Although focused mode is a required and important element of first learning the material, being in focused mode too long can detract from learning. (4) In fact, too much focus really can be a bad thing when it comes to problem-solving. The longer we keep our brains in focused mode, the more we experience tunnel vision—outside the box thinking becomes impossible. (2)

By focusing on a problem too long, we begin to work within an arbitrary set of parameters and assumptions/premises. Staying in focused mode too long can be detrimental to learning. (4)

Additionally, when stressed, we begin to lose the ability to connect pertinent ideas that is so innate to focused mode.  A little bit of stress allows us to perform at our peak, but too much stress inhibits our ability to think clearly.  This is why the brain doesn’t work quite right when we are angry or afraid. (4)

In order to learn, you might think that you need to spend hours of focused mental energy pouring over study material. However, it turns out that your brain utilizes two types of thinking to most effectively learn. (6) Cognitive scientists suggest that the best way to master new material is to start out dedicating about 20-25 minutes reading and understanding the material in an intensely focused manner without distraction. Then switch to diffuse mode for at least 15 minutes by taking a break and letting the mind wander. (6)

Diffused Mode of thinking is a more relaxed thinking state, one the brain settles into at resting. (5) The Diffuse mode on the other hand, is useful when you are working on a problem you have never seen before, or are having trouble understanding. When you are using the diffuse mode of thinking your brain can jump from idea to idea, concept to concept. (7)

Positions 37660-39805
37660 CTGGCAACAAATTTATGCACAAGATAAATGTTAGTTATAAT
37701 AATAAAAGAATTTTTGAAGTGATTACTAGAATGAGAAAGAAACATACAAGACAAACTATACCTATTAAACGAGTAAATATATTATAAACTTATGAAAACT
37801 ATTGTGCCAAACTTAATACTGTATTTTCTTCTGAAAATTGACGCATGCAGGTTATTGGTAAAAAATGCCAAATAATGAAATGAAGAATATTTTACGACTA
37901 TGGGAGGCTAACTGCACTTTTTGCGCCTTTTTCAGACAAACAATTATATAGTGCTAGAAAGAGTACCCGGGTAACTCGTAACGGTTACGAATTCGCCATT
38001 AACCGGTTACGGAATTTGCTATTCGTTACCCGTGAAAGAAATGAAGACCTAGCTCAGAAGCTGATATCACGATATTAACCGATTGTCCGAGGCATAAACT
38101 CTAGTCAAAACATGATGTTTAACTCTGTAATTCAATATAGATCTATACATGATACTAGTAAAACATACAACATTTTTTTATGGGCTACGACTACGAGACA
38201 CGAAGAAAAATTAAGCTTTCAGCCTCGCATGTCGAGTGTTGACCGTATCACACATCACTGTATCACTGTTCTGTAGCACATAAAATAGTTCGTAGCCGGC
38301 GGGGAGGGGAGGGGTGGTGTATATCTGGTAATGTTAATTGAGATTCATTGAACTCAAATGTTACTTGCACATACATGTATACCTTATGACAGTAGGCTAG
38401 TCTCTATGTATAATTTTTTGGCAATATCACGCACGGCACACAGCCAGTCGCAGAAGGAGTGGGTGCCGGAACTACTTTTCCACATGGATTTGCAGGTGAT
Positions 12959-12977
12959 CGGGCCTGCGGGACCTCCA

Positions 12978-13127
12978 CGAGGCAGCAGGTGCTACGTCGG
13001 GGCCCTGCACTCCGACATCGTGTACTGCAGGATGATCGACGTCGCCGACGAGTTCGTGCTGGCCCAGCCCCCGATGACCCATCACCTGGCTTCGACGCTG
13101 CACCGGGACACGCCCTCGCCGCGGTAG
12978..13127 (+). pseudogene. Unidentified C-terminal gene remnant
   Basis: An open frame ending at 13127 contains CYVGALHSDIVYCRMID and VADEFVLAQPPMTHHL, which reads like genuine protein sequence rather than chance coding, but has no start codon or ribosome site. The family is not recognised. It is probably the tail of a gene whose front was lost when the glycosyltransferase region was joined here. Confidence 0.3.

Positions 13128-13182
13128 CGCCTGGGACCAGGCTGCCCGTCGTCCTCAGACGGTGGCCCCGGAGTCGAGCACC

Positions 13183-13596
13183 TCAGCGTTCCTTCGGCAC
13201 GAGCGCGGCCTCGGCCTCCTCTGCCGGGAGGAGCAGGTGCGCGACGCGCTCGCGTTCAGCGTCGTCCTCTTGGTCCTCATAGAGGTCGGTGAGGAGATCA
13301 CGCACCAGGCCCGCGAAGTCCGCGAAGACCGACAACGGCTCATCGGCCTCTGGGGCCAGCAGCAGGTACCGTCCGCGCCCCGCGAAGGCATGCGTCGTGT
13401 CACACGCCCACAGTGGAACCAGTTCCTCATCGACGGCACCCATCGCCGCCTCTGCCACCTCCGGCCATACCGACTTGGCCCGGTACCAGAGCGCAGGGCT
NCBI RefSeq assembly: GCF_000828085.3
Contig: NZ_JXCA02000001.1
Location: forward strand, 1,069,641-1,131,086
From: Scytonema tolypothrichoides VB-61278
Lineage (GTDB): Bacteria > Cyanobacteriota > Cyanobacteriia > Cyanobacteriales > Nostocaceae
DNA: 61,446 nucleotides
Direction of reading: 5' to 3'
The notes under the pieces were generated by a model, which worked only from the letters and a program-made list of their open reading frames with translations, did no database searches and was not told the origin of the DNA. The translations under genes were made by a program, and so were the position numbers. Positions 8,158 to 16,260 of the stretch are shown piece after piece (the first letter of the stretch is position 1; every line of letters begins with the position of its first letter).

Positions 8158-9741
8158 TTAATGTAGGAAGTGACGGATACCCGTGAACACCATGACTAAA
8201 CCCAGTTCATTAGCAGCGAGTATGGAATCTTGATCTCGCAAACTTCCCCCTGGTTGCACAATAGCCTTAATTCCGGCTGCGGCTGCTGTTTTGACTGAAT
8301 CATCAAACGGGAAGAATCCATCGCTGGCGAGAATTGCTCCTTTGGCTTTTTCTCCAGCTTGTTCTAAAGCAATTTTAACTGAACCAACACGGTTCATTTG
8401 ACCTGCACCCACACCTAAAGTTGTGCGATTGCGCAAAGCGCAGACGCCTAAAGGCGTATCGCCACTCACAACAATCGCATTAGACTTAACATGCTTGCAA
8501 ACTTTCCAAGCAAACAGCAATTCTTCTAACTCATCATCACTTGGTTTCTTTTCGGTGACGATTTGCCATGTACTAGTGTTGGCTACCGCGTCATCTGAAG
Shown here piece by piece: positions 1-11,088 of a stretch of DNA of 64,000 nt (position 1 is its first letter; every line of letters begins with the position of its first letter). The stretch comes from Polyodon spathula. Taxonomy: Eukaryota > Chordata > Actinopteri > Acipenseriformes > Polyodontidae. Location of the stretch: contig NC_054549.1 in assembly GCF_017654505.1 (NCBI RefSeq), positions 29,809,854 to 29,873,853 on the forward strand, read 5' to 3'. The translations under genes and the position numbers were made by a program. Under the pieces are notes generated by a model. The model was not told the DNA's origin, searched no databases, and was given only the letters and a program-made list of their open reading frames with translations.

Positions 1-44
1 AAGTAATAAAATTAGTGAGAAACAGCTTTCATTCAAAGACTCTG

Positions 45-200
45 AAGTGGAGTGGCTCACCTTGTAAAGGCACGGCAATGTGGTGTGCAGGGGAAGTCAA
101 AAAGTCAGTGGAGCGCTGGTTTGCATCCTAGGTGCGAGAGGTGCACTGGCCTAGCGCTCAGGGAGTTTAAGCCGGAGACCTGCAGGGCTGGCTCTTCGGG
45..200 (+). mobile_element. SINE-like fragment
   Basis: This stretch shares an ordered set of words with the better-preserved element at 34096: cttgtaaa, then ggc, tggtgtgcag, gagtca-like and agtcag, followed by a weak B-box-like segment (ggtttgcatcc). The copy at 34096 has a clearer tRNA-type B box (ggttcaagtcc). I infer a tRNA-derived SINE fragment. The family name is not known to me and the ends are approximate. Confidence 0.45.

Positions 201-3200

To conclude, the focus or attentive mode of thinking is very important in learning but it is important that this mode of thinking is used alongside the diffuse mode of thinking. Our brain possibly have the two modes for good reasons. We need them both in order to really process information that comes our way. So take advantage of them both when you’re learning to see better results.

References;

  1. com
  2. https://www.brainscape.com/blog/2016/08/better-learning-focused-vs-diffuse-thinking/
  3. http://conceptsoflearninghowtolearn.weebly.com/modes-of-thinking.html
  4. https://examinedexistence.com/focused-mode-versus-diffused-mode-of-thinking-why-you-need-both/
  5. https://staciechoice1010.wordpress.com/2014/08/08/focused-vs-diffused-mode/
  6. https://blog.inkydeals.com/science-learning-focused-diffuse-thinking/
  7. http://www.instructables.com/id/Learning-How-to-Learn/
  8. https://www.linkedin.com/pulse/science-learning-attentive-thinking-jesse-martin

 

Conformity

Conformity is a social phenomenon that individual readily conforms one’s attitudes, beliefs, perception, and behaviors to group norms under the influence of group members. (Pu Liu, 2016).
Conformity is the most common and pervasive form of social influence. It is informally defined as the tendency to act or think like members of a group. In psychology, conformity is defined as the act of matching attitudes, beliefs, and behaviors to group norms. (5) Conformity basically, refers to the compliance with standards or adherence to the rules or laws.

Education is all about conformity. At various levels of education students are made to conform to one thing or the other like school uniforms, the bell and also in higher education students are made to kowtow too. Obediently, with their heads down, students are taught to become successful executives and agreeable members of society. (2)